“I want to be happy and successful “ is the most common answer people give when asked about their future. But what is success? To some, success is about power, wealth, status or fame and to others those concepts relate to a very limiting perception of success. But if success is in the eye of the beholder, that means we should take responsibility for consciously identifying what true success is to us before we can ever be genuinely successful.
Considering how much time we spend striving for success, it can be somewhat of a surprise to realize how little time you actually spend in your daily life’s actively determining what success exactly means to you then.
Definition of success
How DO you define and measure something that is so personal? What’s the protocol?
A quick Google search tells you the “experts” can’t agree on a general conception either. But although there is no clear cut definition of success, upon closer inspection, 3 reoccurring steps can be distinguished in almost every definition:
- Define your aim
- Take action
- Realize or achieve
You can use these 3 steps as a guideline to define what true success means to you and how you can achieve it.
1. Define your aim
It is all about the bigger picture! Defining true success starts with defining a long term direction. This means looking at the bigger picture: your dreams, your purpose, the legacy you want to leave behind. What is your interpretation of success now? How will you know you have been successful as a person when your 80. When will your live have had meaning?
A great example of the consequences of the wrong aim, is found in the field of practicing law. Being a lawyer is associated with status, financial security, prestige, responsibility. True success in the eyes of many. Aspiring lawyers work hard all through law school, often rake up huge debts, cram to pass the bar and work 18 hour days for years before going from associate to partner. After that level of dedication, you would assume most lawyers feel genuinely successful and happy once they achieved that status. In a recent poll, however, 52% of practicing lawyers describe themselves as dissatisfied. In addition, lawyers are at much greater risk than the general population for depression. How is this possible? Turns out most lawyers don’t like their work, don’t like their colleagues and feel like they are not making the impact they expected. In the end those lawyers didn’t aim for what they were truly after, they weren’t clear on what it was and no money nor prestige could make up for that.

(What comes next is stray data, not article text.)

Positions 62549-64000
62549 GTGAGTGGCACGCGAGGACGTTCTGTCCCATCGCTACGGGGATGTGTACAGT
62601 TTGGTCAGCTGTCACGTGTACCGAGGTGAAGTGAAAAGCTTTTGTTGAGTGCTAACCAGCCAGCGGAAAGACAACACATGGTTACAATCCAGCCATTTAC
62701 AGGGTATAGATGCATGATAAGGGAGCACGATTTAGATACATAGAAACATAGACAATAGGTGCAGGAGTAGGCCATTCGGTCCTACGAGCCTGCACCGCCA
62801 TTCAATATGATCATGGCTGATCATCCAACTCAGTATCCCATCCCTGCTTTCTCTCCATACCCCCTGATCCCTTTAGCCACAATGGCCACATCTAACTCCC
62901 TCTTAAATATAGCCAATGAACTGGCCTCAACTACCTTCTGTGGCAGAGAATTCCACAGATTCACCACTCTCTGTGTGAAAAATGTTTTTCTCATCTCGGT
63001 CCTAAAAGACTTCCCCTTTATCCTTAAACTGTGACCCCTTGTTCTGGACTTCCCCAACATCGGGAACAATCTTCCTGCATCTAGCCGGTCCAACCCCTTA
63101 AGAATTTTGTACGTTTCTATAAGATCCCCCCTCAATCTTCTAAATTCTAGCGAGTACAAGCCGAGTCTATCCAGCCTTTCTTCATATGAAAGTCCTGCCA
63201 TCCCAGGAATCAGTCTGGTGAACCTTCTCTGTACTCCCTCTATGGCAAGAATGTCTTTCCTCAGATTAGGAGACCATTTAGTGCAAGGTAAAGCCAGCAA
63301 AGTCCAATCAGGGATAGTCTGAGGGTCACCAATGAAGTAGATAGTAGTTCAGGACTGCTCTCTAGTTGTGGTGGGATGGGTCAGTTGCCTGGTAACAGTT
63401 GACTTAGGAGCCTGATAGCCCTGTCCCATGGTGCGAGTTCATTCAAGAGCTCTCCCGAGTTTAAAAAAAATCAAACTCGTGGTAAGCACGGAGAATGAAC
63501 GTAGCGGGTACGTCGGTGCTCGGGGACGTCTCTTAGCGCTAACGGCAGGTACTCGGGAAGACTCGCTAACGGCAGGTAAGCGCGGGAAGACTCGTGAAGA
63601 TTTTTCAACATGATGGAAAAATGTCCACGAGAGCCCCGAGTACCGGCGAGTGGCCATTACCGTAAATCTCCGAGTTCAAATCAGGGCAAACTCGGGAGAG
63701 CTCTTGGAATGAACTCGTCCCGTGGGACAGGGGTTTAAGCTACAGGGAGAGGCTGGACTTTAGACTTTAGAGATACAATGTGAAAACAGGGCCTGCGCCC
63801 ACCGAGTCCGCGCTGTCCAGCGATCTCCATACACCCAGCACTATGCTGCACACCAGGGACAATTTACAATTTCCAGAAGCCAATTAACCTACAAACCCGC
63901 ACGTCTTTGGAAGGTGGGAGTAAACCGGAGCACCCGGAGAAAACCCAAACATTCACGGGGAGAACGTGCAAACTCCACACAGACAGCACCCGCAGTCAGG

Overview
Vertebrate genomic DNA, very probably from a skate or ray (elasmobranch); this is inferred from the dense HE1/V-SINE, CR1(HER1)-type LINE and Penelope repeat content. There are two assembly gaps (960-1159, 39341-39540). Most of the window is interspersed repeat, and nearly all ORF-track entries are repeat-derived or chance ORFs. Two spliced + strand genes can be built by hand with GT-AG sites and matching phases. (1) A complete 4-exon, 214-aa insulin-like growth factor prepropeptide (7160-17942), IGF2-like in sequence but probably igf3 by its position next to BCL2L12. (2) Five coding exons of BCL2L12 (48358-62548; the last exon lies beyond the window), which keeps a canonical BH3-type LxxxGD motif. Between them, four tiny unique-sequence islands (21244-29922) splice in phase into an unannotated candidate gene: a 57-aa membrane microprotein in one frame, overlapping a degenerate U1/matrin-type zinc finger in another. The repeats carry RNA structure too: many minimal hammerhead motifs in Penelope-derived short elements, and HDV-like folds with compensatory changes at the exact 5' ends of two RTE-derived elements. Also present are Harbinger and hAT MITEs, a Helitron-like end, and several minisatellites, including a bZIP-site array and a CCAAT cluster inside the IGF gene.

The experience you are after
Step 1 is not about listing intended achievements but about and accurate and profound understanding of what will ultimately fulfill you. It is about understanding what EXPERIENCE you are essentially after. If you are unclear of this, you will end up working hard for something that eventually won’t make you feel happy or successful.
Once you figure out your direction, commit to it fully and dedicate yourself to it.
In the end isn’t it that the level of dedication that will determine your true level of satisfaction and success?
2. Take action.
The right goals
It is not enough to consciously set out a path. You need to take action, deliberate action that is. It doesn’t count if it is an accidental hit, does it? So if your actions are unintentional, you can never really miss out but you can never be truly successful either, because you never deliberately aimed.
Deliberate action is taken by setting goals, the right goals.
Goals should be a means to an end and only serve as a valuable tool to bring you closer to your aim. Don’t set your goals with a hop step jump from A to B to C. Set them with the aim in mind. Figure out what Z is first (step 1) and then regress, defining out the right stepping stones and committing to them. Choose your goals in alignment with your aim. If I am here now, and I want to be there, what goals do I need to set to get me there?
Play by your values
Deliberate action is also about playing by the rules. These rules are the Core Values you have. Only if your actions are value based.
Bill Cosby, Lance Armstrong and Bernie Madoff are just some examples of how fast success crumbles when you don’t play by your own chosen rules.
Success is not simply about achieving the ultimate aim, the true value of success is defined by HOW it is achieved.
Realization of your goals is how we tend to measure the achievement of success. And of course, having a way to keep track of your progress motivates you and keeps you going.
But remember, success is an individual experience. So you get to decide how you measure it too. You decide how low or how high you need to jump to deserve the title of successful; you determine your standard.
It also means that you get to decide if true success is only in the achievement or in the journey. Can success only be found in the end result or should it be measured in how you daily live your life? And does that change the perception of what true success is once again? What does is tell you about the actions you are taking? The answers might surprise you.